After days of planning what to pack and what not to pack so that everything would fit in one 20kg suitcase, I take a pleasant Air France flight from Berlin to Paris and then from Paris to Bangui. I arrived in Bangui, the capital of the Central African Republic on Tuesday the 7th of August.
Having been here a few days I can say that the landing in Bangui and the first impression in the airport give an accurate first idea of the country: the landing strips is guarded by UN soldiers and people live at the airport on each side of the landing strip.
After getting out of the plane and through visa control, I manage to find the MSF driver who came to pick up me and Wolfgang, an anaesthetist who is also going to work in Bossangoa, but only for three months.
What struck me going out of the airport and driving to one of the MSF housea is the number of NGOs and governmental organisations acting in the country. More than half of the cars that we came across in Bangui are from an organisation: UN, UNICEF, the European Union, MSF, ACF...
All together MSF has around 12 projects here, providing free health care
After a 20-minute drive we arrived in Versailles, one of the MSF bases in Bangui. We meet some of the international staff based in the project's coordination office in Bangui and get our first briefing – it’s from Windsor and Elisa; respectively the HR coordinator who welcomes us, and the technical logistician who briefs us about safety in Bangui.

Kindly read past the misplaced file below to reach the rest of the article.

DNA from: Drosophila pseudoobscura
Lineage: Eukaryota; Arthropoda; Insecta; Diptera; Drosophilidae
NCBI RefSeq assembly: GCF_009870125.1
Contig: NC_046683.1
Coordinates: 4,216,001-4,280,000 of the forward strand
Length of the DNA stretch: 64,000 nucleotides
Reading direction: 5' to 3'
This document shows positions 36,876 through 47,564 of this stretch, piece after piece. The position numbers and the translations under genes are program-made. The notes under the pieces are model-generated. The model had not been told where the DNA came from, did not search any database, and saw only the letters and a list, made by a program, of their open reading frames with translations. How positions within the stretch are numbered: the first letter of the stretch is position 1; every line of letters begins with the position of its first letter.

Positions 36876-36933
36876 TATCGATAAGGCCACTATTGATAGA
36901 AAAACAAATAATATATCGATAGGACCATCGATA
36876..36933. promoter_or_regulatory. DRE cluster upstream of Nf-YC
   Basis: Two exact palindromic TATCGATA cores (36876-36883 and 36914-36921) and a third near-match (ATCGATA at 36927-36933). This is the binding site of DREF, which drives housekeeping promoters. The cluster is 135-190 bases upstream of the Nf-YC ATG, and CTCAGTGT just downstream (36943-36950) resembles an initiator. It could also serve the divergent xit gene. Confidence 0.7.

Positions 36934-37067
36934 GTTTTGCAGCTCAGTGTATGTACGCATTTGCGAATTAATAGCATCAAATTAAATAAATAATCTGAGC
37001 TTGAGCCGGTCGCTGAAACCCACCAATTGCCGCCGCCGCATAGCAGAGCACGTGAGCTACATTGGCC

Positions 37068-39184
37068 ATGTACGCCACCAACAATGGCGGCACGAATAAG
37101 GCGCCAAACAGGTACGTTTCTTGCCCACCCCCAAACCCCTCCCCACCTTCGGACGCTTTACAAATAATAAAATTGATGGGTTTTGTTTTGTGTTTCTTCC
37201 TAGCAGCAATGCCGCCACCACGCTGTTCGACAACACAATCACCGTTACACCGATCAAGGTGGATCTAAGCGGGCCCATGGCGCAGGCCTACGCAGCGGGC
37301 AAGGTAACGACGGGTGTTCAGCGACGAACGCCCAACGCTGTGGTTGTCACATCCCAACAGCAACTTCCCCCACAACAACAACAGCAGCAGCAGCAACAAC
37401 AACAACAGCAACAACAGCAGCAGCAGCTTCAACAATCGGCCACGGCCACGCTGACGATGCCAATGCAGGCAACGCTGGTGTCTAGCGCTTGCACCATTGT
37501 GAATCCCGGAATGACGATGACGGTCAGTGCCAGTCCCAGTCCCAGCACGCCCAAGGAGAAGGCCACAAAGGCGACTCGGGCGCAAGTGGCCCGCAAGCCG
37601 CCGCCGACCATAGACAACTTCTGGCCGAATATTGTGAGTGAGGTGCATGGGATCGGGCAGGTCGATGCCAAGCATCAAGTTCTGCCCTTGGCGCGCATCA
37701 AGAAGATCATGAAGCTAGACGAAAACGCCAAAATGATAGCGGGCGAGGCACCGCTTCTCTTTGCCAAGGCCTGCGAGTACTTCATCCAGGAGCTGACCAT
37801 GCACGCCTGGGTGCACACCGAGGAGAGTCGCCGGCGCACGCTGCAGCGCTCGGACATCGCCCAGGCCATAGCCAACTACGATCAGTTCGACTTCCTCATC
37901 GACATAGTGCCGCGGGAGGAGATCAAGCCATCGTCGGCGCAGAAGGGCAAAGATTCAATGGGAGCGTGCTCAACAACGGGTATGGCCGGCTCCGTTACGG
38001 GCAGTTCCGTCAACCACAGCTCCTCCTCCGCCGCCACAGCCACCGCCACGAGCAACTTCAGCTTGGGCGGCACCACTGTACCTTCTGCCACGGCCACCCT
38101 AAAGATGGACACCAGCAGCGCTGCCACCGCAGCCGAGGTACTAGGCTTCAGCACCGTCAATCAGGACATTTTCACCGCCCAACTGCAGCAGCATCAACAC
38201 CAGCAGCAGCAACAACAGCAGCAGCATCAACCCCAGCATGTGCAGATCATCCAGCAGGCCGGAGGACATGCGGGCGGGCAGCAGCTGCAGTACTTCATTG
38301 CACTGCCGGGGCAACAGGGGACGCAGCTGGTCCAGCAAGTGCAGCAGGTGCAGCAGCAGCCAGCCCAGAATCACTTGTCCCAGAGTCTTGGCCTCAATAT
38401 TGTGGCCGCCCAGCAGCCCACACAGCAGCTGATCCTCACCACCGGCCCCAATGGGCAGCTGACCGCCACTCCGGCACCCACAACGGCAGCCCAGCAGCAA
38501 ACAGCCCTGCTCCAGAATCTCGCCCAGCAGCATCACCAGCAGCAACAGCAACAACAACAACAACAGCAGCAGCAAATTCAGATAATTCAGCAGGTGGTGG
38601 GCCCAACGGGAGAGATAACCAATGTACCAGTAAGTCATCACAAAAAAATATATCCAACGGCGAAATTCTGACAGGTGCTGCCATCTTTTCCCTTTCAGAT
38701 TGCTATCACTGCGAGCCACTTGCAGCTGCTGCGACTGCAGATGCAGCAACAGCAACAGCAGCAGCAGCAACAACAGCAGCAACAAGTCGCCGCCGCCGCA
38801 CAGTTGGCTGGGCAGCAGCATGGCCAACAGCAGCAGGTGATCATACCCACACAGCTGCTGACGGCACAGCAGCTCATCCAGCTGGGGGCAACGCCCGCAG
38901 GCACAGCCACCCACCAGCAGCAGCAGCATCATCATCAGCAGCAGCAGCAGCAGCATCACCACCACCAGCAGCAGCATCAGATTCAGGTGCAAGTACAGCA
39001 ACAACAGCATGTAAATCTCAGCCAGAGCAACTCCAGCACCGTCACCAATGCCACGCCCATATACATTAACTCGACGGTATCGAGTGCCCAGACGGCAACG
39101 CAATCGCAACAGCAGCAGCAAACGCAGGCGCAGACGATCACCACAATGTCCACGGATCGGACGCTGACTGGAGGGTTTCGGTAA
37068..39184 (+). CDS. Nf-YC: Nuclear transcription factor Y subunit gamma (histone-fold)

We also get a bit more detail about what MSF does in the Central African Republic. In cooperation with the Ministry of Health MSF is heavily supporting the Central African health system.
All together MSF has around 12 projects providing free of charge health care to people with issues accessing health facilities.
After the briefings, a lot of information and a beer, we move to Chocolat, one of the other MSF houses where we will be sleeping in Bangui.
After a good first night in Chocolat we go at 7:00 to Buffalo, another MSF base in Bangui. There we do some paper work and get further briefings with the finance, logistics, medical and IT teams.
That evening, I meet Caroline, a really nice girl from Quebec with a lot of MSF experience, who was the supply manager in Bossangoa and who I'm replacing. We go to eat at Carre Gourmand, one of the restaurants from Bangui where we are allowed to go to because it's safe enough.
The next day, Caroline briefs me about all the ongoing things to be taken care of in Bossangoa. I get to know all about the stock reports; ordering systems, cold chains; food orders for international staff... (I will explain everything in other blogposts in the upcoming weeks).
In the evening, the newcomers and a couple of people leaving the country enjoy a nice sunset on the Oubangui River enjoying a wonderful view on the neighbouring country: Congo.
The next morning, we drive to the airport and take one of the two planes that MSF has in the Central African Republic, which are used for all the projects. We finally fly to Bossangoa!